A wealth of research demonstrates that PTSD is associated with an array of functional and anatomical changes at specific anatomical loci in the brain, including amygdala, hippocampus, insula, ventral/dorsal medial/lateral prefrontal cortex, and anterior/posterior cingulate cortex (11–14). However, the human brain is organized into complex networks (15) supported by long range connections (16) that may be modified by exposure to traumatic events, precipitate alterations in network topology, and ultimately in behavior/symptoms (17, 18). Changes in network topology can be conveniently quantified by graph theoretical measures to understand changes in associated behavior and neuropsychiatric symptoms (i.e., dysfunctional behaviors) (19–21). Network architecture can be inferred from various neuroimaging methods including functional resting or task-based functional magnetic resonance imaging (fMRI), fiber connectivity from diffusion tensor imaging of white-matter tracts, and structural brain network derived from between-subject regional correlation of cortical thickness (22). Among them, cortical morphometric network analyses (23) are based on inferences about structural covariance between pairs of cortical regions that covary with respect to cortical thickness or subcortical regions that covary with respect to volume (24). The dependence between brain areas is postulated to derive from structural or functional associations between these regions (22, 24–26). The brain structural network method is relatively immune to a range of noisy components that accompany task-based and resting state fMRI, and purportedly reflects a highly choreographed developmental process of neuronal growth and migration throughout the cortical mantle (24, 27).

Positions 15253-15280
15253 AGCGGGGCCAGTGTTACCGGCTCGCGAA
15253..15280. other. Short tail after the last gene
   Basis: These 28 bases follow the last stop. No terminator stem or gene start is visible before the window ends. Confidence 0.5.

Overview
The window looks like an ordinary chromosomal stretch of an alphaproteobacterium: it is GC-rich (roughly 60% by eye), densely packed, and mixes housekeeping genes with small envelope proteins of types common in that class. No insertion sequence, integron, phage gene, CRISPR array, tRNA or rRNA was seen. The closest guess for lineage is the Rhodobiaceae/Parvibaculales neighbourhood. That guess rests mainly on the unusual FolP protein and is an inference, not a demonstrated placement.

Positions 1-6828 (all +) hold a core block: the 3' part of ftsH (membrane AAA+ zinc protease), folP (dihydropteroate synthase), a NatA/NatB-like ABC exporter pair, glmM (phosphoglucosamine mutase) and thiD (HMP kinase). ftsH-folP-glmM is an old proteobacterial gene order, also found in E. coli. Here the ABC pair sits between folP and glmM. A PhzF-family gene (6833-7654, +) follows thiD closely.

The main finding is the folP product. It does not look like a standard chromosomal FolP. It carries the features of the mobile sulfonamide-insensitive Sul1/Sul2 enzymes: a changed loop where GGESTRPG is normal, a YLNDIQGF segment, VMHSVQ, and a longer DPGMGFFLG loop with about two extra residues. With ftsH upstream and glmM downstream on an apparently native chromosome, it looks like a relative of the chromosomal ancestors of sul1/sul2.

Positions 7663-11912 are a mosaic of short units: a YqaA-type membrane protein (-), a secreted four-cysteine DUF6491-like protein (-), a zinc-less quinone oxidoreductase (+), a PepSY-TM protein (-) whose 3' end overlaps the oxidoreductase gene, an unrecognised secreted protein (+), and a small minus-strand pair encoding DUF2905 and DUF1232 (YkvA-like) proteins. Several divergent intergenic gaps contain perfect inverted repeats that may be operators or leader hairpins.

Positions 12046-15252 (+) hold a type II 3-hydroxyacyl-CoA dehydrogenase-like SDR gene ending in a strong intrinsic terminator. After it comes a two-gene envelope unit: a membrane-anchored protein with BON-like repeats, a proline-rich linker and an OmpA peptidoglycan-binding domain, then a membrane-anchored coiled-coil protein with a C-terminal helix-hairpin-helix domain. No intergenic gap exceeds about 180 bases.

Mueller et al. (28) showed PTSD-associated alterations of structural brain networks, demonstrating an enhanced role of the left insula and right orbitofrontal cortices (betweenness centrality) and a diminished role of left orbitofrontal and anterior cingulate cortices (degree centrality) within the network. Centrality is a mathematical measure from graph theory that characterizes the importance of a particular region within a network of connections (edges) between brain regions (nodes). We investigated the network characteristics of remitted PTSD (lifetime but not current diagnosis) by comparing the centralities of structural networks to those in patients with current PTSD and trauma-exposed control subjects without lifetime PTSD. Our goal was to identify structural network characteristics associated with PTSD and its remission. Such knowledge may help identify potential targets for interventions to ameliorate chronic PTSD by facilitating remission. The disorder is characterized by symptoms and behaviors that produce cognitive impairment particularly with attention and memory (29); difficulty with regulating emotions, particularly in response to threat and fear (30); avoidance, often in the form of social anxiety (31) and hypervigilance, among others (11). Thus, we hypothesized between-group differences of network centrality in cortical regions associated with cognitive function, emotion regulation, fear processing, social cognition, and inhibitory control, by focusing on the prefrontal cortex including anterior cingulate cortex, specifically subcallosal gyrus (32, 33), frontal pole, and superior frontal areas (34, 35) that have been associated with PTSD.